The European Champions passed their biggest test of the season so far by ending Arsenal’s unbeaten start to the campaign.

Roberto Di Matteo opted to leave Frank Lampard on the bench in order to deploy Ramires as the holding midfielder alongside John Obi Mikel, and the discipline of the two was a key part in Chelsea’s victory as Arsenal struggled to break down their visitors. The deadlock was broken midway through the first half, Fernando Torres improvising brilliantly; hooking a leg around marker Koscienly to turn home Mata’s pinpoint free kick in the 20th minute. It was no more than the visitors deserved after settling the better and disrupting the usual Arsenal passing patterns. In fact, the front four of Mata, Oscar, Hazard and Torres looked the more fluid. The goal was a mixture of brilliant instincts and shocking defending as Torres was able to wrestle his way around his marker after confusion in the home side’s back line over who should be picking up David Luiz. The Brazillian was completely free as Mata floated in the set piece, and while it was too high for Luiz, Torres obliged with his third of the season. A second goal for the Spaniard should of followed soon after when Torres stole the ball from Koscienly and raced through, only to hesitate and allow the Arsenal defender to recover. There were half-hearted cries for a penalty, but the contact looked minimal.

The Blues looked comfortable, the hosts frustrated, but Arsenal did manage to grab an equaliser just before half time when Gervinho, afforded too much space from Oxlade-Chamberlain’s low cross, controlled and fired into the roof of Petr Cech’s net.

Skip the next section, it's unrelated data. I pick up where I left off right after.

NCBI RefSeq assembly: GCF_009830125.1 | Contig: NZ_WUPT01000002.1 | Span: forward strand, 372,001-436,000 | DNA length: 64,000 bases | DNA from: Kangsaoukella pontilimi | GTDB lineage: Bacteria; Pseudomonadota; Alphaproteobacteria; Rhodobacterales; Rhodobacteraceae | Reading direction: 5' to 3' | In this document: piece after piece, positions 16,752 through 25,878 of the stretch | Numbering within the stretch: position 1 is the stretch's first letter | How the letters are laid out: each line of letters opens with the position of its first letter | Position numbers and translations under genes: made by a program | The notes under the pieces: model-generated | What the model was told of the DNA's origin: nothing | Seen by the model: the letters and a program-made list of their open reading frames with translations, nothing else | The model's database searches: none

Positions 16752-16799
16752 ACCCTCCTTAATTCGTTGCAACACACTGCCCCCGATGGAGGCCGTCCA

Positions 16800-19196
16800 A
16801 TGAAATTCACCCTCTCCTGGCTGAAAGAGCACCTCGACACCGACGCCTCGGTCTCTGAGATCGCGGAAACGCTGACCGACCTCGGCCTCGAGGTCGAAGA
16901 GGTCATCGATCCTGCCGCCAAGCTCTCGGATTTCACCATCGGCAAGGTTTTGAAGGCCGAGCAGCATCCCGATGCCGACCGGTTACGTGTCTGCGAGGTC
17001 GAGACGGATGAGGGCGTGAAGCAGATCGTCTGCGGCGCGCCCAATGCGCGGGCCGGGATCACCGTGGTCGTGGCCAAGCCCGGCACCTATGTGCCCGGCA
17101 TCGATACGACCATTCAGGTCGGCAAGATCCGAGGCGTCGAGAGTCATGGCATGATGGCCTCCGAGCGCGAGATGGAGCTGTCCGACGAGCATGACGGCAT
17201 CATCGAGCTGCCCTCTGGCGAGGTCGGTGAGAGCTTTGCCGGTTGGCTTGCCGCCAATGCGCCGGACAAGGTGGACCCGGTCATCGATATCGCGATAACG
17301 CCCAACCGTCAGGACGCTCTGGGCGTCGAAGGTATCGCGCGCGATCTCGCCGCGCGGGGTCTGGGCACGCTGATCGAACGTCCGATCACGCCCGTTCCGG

It was a sour way to end what had been a very promising first period from the league leaders, who have had to deal with criticism that the change of style under Di Matteo leaves them vulnerable, and the apparently never-ending John Terry saga.

It didn’t take long for the Blues to get back in front however, when eight minutes into the second period when another perfect Mata free kick found it’s way beyond everyone, clipping Koscienly (him again) and skipping into the net. The set piece itself, around 35 yards out and right of centre, required one of those deliveries that pundits always talk about; around head high, on target before any touch and in front of the line of players moving onto it. Mata’s ball was the exactly right in every way and would have beaten Mannone in the Arsenal goal even without the touch from the defender. The goal stretched the game and Petr Cech was forced to make two fine saves, first tipping away Podolski’s header and then somehow managing to turn Giroud’s deflected shot around the post. The Arsenal frontman also had a glorious chance to grab a point when he rounded Cech, but could only hit the side-netting. All the while though Chelsea threatened on the break, with Hazard and co causing constant problems for the home side. In truth Chelsea never looked under serious strain, and the organisation and pace of counter attack showed off that the squad has bought into the Di Matteo philosophy, and the new fluid style is what we can all expect to see at Stamford Bridge in the future. On the evidence of this game it could well be a successful one.

Man of the Match: Juan Mata